The Obama administration is making child care better and safer.
Thanks to a newly announced rule, some “370,000 child care settings across the country that participate in the federal child care program… will benefit from new health and safety requirements, staff training requirements, and criminal background checks for staff,” federal officials explain in a press release.
The new rules spring from bipartisan legislation that President Obama signed into law in 2014.
“Many parents rely on child care programs, and it is important that their children are cared for in safe learning environments with qualified providers,” according to U.S. Secretary of Health and Human Services Sylvia M. Burwell.
“Child care is both an economic support for working parents and an early learning program for millions of children. It’s critical to our nation’s future that we get this right,” adds Linda Smith, deputy assistant secretary for Early Learning at the Administration for Children and Families.
To comply with this new rule, child care centers must meet a number of specific requirements, including:
• providing the workforce with ongoing training and professional development in a number of areas such as first aid and CPR, medication administration, and SIDS prevention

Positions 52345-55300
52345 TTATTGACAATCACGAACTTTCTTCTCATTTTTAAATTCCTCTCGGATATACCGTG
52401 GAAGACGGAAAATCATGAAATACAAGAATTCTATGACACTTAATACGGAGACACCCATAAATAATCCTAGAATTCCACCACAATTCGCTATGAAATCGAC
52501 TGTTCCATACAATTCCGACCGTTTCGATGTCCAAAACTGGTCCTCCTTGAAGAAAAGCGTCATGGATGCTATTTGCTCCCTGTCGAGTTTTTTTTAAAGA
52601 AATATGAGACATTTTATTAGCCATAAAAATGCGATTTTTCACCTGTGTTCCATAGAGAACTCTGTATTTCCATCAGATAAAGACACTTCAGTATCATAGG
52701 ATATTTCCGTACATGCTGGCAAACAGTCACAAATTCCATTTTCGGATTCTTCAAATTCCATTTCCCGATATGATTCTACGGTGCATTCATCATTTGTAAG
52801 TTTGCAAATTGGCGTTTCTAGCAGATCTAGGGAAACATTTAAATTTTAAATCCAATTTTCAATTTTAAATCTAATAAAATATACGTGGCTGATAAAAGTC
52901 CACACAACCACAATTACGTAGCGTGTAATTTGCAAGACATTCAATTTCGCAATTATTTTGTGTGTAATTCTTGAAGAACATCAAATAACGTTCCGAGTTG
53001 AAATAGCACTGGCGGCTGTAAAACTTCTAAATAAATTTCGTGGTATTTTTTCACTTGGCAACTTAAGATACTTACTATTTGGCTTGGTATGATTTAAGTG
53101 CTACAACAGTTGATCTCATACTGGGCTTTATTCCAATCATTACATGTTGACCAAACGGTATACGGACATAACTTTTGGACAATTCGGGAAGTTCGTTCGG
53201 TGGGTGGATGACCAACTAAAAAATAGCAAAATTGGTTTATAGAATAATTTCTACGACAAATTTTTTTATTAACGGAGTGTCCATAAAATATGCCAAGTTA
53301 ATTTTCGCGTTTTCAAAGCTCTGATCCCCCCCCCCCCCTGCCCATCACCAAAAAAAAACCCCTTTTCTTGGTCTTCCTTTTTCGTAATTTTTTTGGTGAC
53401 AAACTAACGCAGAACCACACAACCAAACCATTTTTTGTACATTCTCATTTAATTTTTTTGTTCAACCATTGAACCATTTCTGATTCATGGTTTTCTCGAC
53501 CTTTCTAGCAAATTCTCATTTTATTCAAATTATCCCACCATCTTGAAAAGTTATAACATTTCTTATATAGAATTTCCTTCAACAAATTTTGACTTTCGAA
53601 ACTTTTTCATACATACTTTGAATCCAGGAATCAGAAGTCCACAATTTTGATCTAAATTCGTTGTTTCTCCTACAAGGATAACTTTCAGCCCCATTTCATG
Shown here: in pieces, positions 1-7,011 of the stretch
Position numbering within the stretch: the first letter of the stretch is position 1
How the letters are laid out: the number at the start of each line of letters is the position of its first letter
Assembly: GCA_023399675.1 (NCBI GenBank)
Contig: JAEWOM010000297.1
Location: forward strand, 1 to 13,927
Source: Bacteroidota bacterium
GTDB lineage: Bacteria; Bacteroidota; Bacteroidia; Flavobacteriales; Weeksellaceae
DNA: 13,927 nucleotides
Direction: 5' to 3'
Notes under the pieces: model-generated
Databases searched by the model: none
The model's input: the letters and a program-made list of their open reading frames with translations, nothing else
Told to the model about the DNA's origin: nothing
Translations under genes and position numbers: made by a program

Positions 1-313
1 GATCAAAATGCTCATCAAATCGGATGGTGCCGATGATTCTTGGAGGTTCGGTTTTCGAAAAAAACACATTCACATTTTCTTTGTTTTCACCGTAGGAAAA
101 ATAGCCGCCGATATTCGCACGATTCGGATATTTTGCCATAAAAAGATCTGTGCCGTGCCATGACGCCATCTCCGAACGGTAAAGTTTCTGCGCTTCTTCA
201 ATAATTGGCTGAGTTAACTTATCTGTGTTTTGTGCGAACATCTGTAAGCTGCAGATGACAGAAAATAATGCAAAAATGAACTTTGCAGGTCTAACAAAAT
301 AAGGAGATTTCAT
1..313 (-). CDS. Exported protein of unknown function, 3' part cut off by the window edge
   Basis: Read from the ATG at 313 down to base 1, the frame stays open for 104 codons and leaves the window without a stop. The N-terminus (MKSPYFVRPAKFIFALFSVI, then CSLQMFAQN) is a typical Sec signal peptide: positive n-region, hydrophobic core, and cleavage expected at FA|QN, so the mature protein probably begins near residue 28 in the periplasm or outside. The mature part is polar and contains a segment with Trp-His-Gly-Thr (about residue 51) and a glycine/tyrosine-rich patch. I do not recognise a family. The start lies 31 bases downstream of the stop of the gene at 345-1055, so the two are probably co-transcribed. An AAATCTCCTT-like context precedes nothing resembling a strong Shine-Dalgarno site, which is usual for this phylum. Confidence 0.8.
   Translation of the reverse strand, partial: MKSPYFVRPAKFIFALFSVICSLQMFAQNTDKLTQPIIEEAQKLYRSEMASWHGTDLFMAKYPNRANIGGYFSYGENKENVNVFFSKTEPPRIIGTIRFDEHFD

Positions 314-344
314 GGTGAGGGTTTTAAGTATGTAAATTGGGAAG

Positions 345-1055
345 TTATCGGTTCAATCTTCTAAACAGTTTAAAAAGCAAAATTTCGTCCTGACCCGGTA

• providing parents with a website and other information that helps them choose child care programs
• increasing funding for improvements in quality, and
• ensuring annual monitoring of programs
Child care workers’ salaries are also getting attention. As U.S. News and World Report explains:
“Administration officials also used the announcement of the new rules to call on Congress to prioritize legislation that would bolster the early child education profession by making more money available for educator salaries. Currently, nearly half of child care workers are enrolled in at least one of four public support programs, including Medicaid, food stamps, welfare or the federal earned income tax credit.”
This important federal step forward brings welcome change. As a fact sheet on the rule says:
“Prior to the new law, health and safety standards varied widely across states and left critical gaps. The Act and this rule establish a baseline for health, safety, and quality to ensure children are adequately protected and are in nurturing environments that support their healthy growth and development.”
More information on the law and the rule is available here.